At 5am on July 8, The Rt. Rev. Moses Deng Bol was awakened to the sound of children singing and dancing.
The Episcopal Diocese of Wau, in South Sudan, shares a compound with two schools, and on the eve of the country's formal independence from the Republic of Sudan, the celebration had already started. Even five-year-old children, who had been spared much of the country's tortured past, had found welling up inside them a joy that is now pulsing throughout the entire country -- from the capital of Juba to the most rural of villages.
"We are happier today than we ever were before. I cannot explain what kind of excitement we have now," said Cecilia Athieng, a 23-year-old Sudanese trainer with Five Talents partner Mothers Union, during a Skype call.
Bishop Moses himself chuckled when talking about the dancing children. After all, they were simply doing what everyone else there is doing: celebrating. However, he knows as well as anyone that along with the excitement of participating in the birth of a new nation also comes apprehension for its future.
"What we have now is just the beginning," said Bishop Moses. "Don't say, 'They have now gotten their independence, they will be okay.' We are not okay. We need at least several more years to get on track."
Five Talents has had a presence in South Sudan since 2005, when the organization began helping to lay the foundation for the first-ever community-led bank in the country.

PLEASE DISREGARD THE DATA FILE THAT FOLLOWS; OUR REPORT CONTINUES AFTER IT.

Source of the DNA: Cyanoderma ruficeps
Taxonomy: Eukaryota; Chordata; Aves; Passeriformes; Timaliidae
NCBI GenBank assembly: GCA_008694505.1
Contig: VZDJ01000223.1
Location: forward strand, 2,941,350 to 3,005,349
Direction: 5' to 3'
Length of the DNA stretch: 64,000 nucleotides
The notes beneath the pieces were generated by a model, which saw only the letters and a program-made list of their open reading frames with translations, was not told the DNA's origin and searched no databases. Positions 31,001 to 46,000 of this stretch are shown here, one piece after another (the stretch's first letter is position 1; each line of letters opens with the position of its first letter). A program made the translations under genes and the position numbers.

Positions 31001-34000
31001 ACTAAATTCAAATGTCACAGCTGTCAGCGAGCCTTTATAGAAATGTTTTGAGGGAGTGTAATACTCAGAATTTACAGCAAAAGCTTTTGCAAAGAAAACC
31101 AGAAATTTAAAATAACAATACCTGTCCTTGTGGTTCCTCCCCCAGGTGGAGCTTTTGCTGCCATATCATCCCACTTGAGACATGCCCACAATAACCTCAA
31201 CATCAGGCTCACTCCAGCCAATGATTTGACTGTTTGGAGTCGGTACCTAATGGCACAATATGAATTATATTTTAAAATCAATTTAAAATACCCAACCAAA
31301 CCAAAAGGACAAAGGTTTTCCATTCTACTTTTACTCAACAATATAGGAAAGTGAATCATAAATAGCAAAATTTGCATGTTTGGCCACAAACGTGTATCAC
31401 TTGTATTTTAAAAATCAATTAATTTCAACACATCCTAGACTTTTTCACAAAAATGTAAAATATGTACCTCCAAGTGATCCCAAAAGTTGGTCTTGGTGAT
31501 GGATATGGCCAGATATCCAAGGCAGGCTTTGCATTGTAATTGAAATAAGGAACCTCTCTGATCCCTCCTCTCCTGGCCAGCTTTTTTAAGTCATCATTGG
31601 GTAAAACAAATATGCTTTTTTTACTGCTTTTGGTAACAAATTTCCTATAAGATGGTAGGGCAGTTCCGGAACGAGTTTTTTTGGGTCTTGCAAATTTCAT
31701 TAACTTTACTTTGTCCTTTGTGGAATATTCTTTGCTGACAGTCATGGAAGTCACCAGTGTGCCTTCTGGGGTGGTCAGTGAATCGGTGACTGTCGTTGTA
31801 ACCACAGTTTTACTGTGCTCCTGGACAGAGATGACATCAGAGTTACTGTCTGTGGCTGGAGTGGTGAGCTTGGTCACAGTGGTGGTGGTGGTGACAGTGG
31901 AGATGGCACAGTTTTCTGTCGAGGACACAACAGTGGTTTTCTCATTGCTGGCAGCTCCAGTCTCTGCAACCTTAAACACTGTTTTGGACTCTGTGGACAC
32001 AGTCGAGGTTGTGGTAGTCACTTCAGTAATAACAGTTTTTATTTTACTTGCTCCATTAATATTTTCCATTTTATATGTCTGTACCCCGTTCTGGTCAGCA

Today, more than 1,000 men and women are taking part in savings and loan associations across communities in Renk, Lainya, Juba, Wau and Malakal. By partnering with Mothers Union, World Concern and the Episcopal Church of Sudan, Five Talents is able to provide not only savings and loan programs, but also literacy training and spiritual development.
Such investment must continue so that the people of South Sudan will have the means to build a strong foundation for their country and enjoy a peaceful future.
For now, though, the dancing children -- along with Cecilia and Bishop Moses -- are focused on the momentous present.
On July 9, the bishop has a full slate of commitments. "Tomorrow, we are going to walk from here to the Wau stadium," he said. "We will begin with a word of prayer, followed by [the singing of] the new national anthem, which, by the way, begins with God and ends with God. After that there will be speeches and then we will conclude with another word of prayer."
Cecilia, meanwhile, has her own list of things to do. "I will dance and I will laugh and I will enjoy [the day]," she said. "[And] I'm not going to do anything at home, just celebrate the day."